Molecular replacement with a monomeric polyalanine lysozyme model derived from a different, tetragonal space group successfully located a single monomer in the asymmetric unit. It also then placed the second monomer. A Z-score of 22.5 is sufficiently high above the threshold of 8.0, indicating a successful structure solution (McCoy et al., 2007 ). Automated model building with Buccaneer/REFMAC5 (Cowtan, 2006 ; Murshudov et al., 2011 ) was used to reconstruct the side chains (Figs. 5 a and 5 b). The densities that are shown were not refined. Hence, they look poor. However, they show that the molecular replacement was successful, as they demonstrate that the phases from a polyalanine MR solution allow the placement of side-chain density for atoms that were not included in the MR model. Subsequent refinement using only the observed reflections improved the quality of the map; for example, the refined density suggests that residue Ala9 is a cis-peptide, which differs from the tetragonal MR model (Fig. 5 c). However, the 1.9 Å resolution X-ray structure of the same orthorhombic polymorph confirms that the peptide is cis in this crystal form. This strongly validates the quality of our structure solution. Density that was refined according to standard, default protocols shows continuous, high-resolution density (Fig. 5 d).
At 2.1 Å resolution, and in particular with incomplete data, maps are prone to model bias. To estimate how much information our data contain, we calculated r.m.s.d. values between an X-ray model of orthorhombic lysozyme in the same space group with a similar unit cell (PDB entry 4r0f; Sharma et al., 2016 ) and (i) our refined model with autobuilt side chains (r.m.s.d. = 0.7 Å) and (ii) our model with side-chain rotamers that are statistically preferred in proteins (r.m.s.d. = 1.1 Å) (Supplementary Table S5, Supplementary Fig. S5). This indicates that the placement of side-chain residues is based on real information contained in the single-crystal data. These results demonstrate the validity of the diffraction data, despite the relatively poor merging and model statistics compared with complete X-ray data (Table 1 ).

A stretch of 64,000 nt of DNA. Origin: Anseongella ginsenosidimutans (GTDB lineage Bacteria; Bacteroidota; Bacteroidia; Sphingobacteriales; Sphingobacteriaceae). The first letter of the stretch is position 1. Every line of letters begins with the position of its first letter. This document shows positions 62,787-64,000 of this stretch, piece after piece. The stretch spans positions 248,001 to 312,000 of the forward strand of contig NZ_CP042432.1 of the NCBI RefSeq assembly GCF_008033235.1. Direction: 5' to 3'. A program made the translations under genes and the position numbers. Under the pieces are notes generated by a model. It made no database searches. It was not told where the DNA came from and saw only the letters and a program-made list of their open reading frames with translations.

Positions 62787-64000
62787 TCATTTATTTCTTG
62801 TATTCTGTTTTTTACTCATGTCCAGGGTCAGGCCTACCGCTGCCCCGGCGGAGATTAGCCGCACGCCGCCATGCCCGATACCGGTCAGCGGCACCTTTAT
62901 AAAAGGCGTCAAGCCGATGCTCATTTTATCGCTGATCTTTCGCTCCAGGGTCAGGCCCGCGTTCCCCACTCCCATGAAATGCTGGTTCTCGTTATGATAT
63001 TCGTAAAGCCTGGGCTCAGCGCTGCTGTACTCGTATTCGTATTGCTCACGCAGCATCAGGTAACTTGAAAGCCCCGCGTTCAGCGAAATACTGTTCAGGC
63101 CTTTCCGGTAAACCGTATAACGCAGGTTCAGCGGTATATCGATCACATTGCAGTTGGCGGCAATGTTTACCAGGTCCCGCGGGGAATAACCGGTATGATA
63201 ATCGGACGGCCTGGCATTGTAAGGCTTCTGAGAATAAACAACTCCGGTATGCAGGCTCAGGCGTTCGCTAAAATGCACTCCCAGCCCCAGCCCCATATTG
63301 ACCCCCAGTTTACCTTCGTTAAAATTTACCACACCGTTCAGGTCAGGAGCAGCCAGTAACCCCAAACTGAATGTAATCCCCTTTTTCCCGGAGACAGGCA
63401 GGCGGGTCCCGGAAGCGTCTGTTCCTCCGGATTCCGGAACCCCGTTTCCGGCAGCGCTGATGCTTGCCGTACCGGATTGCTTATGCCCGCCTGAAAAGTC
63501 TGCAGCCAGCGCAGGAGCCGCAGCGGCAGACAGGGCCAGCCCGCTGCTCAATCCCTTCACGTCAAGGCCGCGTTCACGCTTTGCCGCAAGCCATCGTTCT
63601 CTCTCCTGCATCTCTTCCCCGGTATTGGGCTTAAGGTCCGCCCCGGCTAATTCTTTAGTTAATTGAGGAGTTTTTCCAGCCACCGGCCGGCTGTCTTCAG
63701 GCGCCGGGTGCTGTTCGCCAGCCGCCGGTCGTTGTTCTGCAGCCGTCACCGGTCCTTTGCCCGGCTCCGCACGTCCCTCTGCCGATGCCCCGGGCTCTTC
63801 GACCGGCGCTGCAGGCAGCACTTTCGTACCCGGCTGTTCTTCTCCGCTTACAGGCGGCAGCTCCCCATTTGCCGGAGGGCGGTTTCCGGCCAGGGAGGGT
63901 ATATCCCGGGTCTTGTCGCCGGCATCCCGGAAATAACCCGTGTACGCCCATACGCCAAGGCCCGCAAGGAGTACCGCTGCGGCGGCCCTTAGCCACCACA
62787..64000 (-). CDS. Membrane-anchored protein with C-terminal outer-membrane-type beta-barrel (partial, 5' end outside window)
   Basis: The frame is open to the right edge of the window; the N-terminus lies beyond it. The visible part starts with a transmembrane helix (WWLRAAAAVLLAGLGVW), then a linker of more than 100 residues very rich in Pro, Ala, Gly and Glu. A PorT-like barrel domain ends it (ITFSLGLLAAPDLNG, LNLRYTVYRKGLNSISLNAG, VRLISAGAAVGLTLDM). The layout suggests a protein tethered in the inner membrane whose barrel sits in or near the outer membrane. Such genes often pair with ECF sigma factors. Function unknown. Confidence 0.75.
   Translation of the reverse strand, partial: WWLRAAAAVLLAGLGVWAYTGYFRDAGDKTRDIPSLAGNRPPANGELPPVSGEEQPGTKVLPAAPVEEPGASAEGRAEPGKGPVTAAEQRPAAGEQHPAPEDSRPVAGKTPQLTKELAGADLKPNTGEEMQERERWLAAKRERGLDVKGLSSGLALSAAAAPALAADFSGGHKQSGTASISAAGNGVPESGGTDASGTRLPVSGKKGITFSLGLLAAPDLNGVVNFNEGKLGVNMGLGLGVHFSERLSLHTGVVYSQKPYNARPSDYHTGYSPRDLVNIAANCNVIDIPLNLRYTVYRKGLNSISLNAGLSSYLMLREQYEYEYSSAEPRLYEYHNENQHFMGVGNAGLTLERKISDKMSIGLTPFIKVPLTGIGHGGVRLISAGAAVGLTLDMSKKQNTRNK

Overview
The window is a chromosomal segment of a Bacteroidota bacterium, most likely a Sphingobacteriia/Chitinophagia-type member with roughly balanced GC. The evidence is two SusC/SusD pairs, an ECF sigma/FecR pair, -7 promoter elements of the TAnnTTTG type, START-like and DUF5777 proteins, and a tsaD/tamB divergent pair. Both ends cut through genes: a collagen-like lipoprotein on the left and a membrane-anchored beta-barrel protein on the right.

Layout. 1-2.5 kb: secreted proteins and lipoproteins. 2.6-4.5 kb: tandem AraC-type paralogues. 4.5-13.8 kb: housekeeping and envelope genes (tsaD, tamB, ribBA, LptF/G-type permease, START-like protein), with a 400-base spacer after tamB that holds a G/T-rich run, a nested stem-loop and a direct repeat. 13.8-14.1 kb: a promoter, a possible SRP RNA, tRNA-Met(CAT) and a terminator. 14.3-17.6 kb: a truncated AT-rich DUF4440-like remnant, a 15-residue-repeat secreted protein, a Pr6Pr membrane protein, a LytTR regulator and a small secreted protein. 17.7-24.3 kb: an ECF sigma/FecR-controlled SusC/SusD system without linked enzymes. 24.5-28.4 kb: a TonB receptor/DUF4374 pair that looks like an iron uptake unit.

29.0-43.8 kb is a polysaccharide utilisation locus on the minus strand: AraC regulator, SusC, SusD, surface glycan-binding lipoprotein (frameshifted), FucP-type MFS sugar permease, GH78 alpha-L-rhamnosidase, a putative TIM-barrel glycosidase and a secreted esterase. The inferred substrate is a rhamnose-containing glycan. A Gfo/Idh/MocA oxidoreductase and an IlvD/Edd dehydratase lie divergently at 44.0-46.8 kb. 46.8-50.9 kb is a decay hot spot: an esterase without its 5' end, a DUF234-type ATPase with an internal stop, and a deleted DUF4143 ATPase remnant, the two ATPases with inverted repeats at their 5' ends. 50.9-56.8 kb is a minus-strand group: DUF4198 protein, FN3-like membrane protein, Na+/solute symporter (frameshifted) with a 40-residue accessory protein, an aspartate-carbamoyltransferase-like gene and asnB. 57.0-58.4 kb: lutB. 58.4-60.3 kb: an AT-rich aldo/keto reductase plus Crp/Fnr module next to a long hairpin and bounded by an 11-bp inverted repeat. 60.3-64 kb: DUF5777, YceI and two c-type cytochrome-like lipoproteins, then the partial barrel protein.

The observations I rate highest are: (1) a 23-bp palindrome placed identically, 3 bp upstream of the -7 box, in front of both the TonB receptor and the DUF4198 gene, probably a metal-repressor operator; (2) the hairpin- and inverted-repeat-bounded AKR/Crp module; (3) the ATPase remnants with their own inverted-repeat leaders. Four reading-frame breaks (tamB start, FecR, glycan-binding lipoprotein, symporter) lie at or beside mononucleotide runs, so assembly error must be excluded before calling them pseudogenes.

To assess the influence of dynamical scattering on our electron diffraction data, we plotted F o against the refined F c (Fig. 6 a). In the absence of dynamical scattering, a linear correlation between the measured and calculated structure-factor amplitudes is expected (Fig. 6 b). However, in our diffraction data the correlation between F o and F c is no longer linear for the lower intensity structure factors. Using least squares, we fitted a hyperbolic curve to the diffraction data describing the nonlinear flattening for the lower intensity part of the F o versus F c graph. We further fitted a hyperbolic curve to the merged diffraction data, showing similar fitting parameters as found for the single-crystal data set (Supplementary Fig. S6).
Here, we show the structure determination from electron diffraction data of a single continuously rotated cryopreserved three-dimensional protein nanocrystal with a diffracted volume at least an order of magnitude smaller than was previously possible. For all steps of the structure elucidation, we used standard procedures and software that were originally developed for X-ray protein crystallography. The completeness of the data is low, but because there are two molecules in the asymmetric unit we could apply noncrystallographic symmetry restraints. This NCS was exploited during refinement, and the deleterious effects of data incompleteness could be mitigated. Completeness is also determined by crystallographic symmetry. For instance, if the lysozyme nanocrystal had had tetragonal symmetry, instead of orthorhombic symmetry, the completeness with the same rotation range would have been 84% or greater.